Often hilariously so, as he recounts the myriad and typical ventures of a young man trying vainly to attract girls in spite of his small stature and uncertain social status. One of the most engaging aspects of Price's narrative is his self-deprecating humor. In one scene he describes himself attempting to date the center on the women's basketball squad only to have the relationship dissolve because he supposes the basketball center gets a strain in her neck for bending down to kiss him.

One of my favorite essays, "High Maintenance," describes Price's hapless attempts to be an on-site manager and handyman for some student apartments at the University of Iowa.
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2 of 2 people found the following review helpful By :) on October 30, 2008
Format: Hardcover Verified Purchase
This is a gem of a book! Being from Nebraska, (I live in the eastern portion of the state by Omaha) I appreciated Price's descriptions of Midwest life. Never hokey (it ain't all apple pie and tractors, you know!), with a fair acknowledgement of the struggles and a beautiful portrayal of the triumphs, Price's experience is as universal as it can get. Camp, drama club, then graduation and marriage, the collection of essays serve as snapshots of his life, yet are all connected though his consistent focus on place and environment as he deftly describes both the landscapes he encounters and their affect on him. I found his experiences interesting and poignant, yet he relates them with an easy, self-deprecating voice that at times left me laughing out loud (I was reading this on a plane and had to stifle my laughter many times!), and at times moved me nearly to tears. The prose is outstanding, with beautiful descriptions mixed in with the humor, creating a text that is covers the breadth of human experience more completely than similar works I have read. It hard to find that balance between sentiment and humor, but Prices executes it well. I would highly recommend this work, not only to those Midwesterners who can relate to his experiences, but to all readers who want to spend a quite afternoon getting to know an interesting person.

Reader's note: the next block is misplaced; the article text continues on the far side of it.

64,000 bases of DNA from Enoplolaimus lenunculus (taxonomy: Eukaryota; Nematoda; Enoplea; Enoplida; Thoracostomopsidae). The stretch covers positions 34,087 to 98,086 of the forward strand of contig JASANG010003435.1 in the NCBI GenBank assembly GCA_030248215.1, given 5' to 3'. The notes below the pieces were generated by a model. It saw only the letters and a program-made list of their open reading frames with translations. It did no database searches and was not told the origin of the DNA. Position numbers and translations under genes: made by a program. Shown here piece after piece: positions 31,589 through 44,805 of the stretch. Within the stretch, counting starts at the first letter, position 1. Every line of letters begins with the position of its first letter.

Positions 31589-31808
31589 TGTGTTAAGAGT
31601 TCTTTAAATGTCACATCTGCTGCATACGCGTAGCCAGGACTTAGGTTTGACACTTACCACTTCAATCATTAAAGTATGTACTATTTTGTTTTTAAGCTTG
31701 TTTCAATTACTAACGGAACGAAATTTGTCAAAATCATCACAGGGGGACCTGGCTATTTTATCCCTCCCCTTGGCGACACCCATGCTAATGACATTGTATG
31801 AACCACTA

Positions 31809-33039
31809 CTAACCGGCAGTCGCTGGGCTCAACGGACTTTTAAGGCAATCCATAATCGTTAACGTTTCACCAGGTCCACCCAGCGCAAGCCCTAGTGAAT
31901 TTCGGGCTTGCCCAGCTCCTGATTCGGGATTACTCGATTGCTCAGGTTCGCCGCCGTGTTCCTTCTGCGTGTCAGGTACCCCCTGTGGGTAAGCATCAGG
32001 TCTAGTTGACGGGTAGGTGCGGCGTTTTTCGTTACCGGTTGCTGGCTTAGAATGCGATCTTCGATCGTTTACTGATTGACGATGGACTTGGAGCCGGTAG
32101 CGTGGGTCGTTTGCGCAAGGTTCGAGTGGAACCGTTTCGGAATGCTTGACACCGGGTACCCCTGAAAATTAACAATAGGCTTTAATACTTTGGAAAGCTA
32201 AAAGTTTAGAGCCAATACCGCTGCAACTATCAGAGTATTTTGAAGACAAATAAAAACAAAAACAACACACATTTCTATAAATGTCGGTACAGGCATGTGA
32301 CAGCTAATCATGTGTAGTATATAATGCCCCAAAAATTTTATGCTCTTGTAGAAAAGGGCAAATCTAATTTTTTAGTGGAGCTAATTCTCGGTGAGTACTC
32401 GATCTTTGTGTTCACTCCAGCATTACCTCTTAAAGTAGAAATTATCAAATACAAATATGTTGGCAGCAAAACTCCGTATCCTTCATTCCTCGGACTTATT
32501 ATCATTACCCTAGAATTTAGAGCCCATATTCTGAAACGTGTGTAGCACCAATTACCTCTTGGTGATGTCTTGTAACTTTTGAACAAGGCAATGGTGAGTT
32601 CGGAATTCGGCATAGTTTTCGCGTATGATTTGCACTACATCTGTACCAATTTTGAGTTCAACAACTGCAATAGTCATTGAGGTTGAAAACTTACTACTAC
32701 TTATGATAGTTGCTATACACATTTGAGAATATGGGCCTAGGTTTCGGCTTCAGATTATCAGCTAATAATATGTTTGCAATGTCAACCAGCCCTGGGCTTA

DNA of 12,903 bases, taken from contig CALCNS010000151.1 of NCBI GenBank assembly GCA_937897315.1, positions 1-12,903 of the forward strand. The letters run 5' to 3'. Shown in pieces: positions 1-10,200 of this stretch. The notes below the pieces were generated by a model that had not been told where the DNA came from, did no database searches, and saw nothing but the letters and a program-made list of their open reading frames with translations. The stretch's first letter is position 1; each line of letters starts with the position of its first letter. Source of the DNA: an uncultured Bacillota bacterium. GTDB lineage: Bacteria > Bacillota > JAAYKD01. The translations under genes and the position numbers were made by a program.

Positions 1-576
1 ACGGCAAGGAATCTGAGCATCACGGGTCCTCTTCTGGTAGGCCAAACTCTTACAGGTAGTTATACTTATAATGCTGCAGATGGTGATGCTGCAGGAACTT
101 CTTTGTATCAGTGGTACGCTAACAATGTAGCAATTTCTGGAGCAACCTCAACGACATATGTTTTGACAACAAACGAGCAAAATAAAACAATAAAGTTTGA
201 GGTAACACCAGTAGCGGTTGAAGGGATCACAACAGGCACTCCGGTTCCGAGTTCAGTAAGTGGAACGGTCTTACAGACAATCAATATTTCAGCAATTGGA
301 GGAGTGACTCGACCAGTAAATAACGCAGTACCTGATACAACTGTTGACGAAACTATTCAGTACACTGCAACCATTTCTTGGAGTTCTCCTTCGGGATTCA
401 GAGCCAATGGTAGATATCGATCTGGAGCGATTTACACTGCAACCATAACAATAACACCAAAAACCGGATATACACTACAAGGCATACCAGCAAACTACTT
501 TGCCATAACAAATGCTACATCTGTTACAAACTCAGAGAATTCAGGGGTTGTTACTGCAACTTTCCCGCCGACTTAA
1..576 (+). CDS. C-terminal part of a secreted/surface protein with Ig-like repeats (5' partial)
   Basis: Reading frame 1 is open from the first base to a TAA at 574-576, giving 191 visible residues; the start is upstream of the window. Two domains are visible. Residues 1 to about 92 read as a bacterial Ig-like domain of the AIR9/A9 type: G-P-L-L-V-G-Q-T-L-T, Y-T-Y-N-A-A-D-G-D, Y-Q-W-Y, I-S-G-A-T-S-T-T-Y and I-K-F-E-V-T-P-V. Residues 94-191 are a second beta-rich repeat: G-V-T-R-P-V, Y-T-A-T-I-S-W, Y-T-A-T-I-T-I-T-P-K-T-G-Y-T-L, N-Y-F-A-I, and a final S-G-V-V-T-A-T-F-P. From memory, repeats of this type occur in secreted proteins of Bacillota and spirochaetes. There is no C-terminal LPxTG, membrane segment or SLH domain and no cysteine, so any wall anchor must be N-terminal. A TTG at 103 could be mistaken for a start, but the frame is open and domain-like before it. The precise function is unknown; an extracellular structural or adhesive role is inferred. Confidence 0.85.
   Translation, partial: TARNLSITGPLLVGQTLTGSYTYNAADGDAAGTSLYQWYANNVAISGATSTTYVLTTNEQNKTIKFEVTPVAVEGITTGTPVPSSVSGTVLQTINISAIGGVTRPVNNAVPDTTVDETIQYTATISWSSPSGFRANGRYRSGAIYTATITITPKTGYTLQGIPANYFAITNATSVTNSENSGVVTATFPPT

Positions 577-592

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2 of 2 people found the following review helpful By Midwest Book Review on September 11, 2008
Format: Hardcover
Man Killed By Pheasant and Other Kinships offers the author's journey from an isolated childhood in rural Iowa to a journey to relationships and life in the mountains of Idaho. His description of landscapes and rugged rural environments compliment his surveys of human relationships and lives, enhancing a wonderful account of closeness to nature and people alike.